|Central||150 degrees W|
UTC+14:00 is an identifier for a +14 hour time offset from UTC. This is the earliest time zone on earth, meaning that areas in this zone are the first to see a new day, and therefore the first to celebrate a New Year. This is also the latest time zone on earth, meaning that clocks show the latest time of all zones.
As standard time (all year round)
As daylight saving time (Southern Hemisphere summer)
The central Pacific Republic of Kiribati introduced a change of date for its eastern half on 1 January 1995, from time zones −11 and −10 to +13 and +14. Before this, the time zones UTC+13 and UTC+14 did not exist. As a British colony, Kiribati was centered in the Gilbert Islands, just west of the old date line. The distant Phoenix and Line Islands were on the other side of the date line. Government offices on opposite sides of the line could only communicate by radio or telephone on the four days of the week when both sides experienced weekdays simultaneously.
The revision of Kiribati's time zone meant that the date line in effect moved eastwards to go around this country, so that the Line Islands, including the inhabited Kiritimati island, started the year 2000 on its territory before any other country on Earth, a feature the Kiribati government capitalized on as a potential tourist draw.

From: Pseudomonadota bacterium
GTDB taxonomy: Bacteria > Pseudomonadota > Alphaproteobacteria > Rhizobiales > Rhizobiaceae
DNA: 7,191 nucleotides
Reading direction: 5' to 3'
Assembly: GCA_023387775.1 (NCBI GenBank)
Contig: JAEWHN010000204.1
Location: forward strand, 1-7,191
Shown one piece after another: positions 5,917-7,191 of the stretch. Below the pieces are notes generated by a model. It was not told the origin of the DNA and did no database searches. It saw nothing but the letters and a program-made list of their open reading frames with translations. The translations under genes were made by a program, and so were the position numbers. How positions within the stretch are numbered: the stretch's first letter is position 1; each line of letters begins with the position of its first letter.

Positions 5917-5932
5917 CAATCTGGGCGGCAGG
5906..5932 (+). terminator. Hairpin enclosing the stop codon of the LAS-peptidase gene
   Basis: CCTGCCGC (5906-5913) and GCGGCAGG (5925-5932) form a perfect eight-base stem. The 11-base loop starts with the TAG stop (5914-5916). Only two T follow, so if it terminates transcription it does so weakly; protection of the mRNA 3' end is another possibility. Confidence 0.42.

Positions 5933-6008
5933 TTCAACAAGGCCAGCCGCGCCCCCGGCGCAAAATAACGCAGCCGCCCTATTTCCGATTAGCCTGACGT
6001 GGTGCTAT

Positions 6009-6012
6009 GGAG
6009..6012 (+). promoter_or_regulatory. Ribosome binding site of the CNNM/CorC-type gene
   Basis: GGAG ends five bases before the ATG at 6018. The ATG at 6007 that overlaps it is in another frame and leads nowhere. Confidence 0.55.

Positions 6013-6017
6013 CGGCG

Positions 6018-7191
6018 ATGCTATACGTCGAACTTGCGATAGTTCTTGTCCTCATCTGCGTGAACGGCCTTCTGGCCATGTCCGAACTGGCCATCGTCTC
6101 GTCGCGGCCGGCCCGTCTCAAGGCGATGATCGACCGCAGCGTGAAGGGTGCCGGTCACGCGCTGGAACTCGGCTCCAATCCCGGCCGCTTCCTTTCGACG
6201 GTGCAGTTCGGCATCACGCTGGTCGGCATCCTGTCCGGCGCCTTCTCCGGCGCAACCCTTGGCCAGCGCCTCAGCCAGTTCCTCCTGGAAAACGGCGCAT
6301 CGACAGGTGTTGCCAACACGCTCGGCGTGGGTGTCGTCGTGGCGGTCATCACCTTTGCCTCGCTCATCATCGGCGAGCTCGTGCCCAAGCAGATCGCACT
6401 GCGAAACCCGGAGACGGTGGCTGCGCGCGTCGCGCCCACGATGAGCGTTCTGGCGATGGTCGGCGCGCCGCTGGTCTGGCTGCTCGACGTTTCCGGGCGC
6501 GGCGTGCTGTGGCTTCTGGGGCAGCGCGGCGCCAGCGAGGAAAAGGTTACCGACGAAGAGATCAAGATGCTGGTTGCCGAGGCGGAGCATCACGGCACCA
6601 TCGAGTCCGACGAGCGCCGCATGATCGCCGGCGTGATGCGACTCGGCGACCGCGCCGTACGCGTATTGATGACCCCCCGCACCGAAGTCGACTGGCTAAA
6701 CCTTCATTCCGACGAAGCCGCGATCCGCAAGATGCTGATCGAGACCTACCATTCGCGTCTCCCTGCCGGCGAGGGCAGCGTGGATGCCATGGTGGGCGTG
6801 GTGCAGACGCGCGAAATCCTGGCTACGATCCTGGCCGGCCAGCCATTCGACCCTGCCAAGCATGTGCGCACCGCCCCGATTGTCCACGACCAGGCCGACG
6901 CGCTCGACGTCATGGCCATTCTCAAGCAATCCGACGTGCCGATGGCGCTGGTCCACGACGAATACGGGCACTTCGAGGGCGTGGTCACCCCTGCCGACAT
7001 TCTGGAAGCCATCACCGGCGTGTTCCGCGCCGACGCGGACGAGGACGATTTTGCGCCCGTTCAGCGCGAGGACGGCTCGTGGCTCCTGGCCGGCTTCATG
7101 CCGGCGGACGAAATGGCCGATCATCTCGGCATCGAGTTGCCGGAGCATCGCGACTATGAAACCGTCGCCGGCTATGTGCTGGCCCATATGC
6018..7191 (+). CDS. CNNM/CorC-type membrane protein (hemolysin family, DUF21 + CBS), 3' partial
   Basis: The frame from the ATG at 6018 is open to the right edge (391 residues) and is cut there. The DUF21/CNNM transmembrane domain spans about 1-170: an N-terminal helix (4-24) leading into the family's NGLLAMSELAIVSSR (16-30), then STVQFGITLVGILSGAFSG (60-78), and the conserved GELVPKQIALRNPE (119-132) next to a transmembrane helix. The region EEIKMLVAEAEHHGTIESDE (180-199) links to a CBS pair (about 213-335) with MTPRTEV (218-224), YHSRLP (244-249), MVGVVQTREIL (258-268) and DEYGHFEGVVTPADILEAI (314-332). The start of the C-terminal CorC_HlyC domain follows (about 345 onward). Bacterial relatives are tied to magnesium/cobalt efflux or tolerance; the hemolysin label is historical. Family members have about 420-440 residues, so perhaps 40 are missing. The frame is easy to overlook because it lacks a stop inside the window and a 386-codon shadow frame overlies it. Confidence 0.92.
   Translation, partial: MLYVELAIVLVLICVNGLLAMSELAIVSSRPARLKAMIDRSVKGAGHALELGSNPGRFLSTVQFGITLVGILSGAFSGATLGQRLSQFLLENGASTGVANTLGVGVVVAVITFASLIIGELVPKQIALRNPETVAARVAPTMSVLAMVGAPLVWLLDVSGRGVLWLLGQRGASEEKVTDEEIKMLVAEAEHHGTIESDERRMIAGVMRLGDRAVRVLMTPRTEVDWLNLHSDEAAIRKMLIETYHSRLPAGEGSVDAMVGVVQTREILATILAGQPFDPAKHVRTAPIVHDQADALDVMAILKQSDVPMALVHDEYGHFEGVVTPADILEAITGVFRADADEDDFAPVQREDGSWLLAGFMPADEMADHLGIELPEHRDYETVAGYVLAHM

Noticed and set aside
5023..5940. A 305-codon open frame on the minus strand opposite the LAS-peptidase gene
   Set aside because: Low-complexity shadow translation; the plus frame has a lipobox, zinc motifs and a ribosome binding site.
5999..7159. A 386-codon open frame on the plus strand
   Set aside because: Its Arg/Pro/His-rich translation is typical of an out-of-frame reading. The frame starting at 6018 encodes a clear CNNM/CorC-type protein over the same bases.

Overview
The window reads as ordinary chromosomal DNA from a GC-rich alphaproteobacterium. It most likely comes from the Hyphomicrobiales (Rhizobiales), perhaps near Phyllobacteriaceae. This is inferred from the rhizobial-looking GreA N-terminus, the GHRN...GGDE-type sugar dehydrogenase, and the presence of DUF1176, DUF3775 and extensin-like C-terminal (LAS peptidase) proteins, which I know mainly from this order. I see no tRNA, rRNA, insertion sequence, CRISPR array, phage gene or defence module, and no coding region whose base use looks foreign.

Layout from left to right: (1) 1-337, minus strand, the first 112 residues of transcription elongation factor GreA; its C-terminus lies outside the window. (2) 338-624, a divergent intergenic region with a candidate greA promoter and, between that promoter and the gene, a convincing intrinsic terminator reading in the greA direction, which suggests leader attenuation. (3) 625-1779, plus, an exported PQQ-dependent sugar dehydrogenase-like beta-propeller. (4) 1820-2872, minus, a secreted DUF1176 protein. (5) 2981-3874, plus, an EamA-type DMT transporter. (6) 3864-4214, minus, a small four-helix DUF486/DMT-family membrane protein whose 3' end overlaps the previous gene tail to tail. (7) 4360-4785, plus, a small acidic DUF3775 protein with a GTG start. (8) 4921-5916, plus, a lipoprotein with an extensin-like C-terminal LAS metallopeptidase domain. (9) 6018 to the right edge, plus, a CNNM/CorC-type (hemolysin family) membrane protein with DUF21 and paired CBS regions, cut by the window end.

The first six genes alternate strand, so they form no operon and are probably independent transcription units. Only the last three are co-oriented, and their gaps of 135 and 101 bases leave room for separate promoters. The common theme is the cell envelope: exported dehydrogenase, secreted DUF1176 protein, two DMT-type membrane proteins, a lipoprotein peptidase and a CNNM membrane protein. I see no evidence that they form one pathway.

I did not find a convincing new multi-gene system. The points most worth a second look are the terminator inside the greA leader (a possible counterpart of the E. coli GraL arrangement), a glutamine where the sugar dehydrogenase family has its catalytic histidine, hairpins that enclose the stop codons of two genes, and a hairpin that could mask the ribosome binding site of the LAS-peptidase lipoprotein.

Tonga – IANA time zone database zone name Pacific/Tongatapu – used UTC+14 for daylight saving time from 1999 to 2002 & 2016 to present, and therefore celebrated new year 2000 at the same time as the Line Islands in Kiribati.
At the end of 29 December 2011 (UTC−10), Samoa advanced its standard time from UTC−11 to UTC+13 (and its daylight saving time from UTC−10 to UTC+14), essentially moving the international date line to the other side of the country.
Alaska (Russian America) had local times from GMT+11:30 to GMT+15:10 until 1867 (UTC was introduced in 1960). These times were local mean times and not time zones. Read more in Time in Alaska#History.
- UTC−12:00, the last time zone to start a new day
- Ariel, Avraham; Berger, Nora Ariel (2005). Plotting the Globe: Stories of Meridians, Parallels, and the International Date Line. Greenwood Press. p. 149. ISBN 0-275-98895-3.
- "Samoa to change time zones and move forward by a day". Metro.
- "Samoa to move the International Dateline". Herald Sun.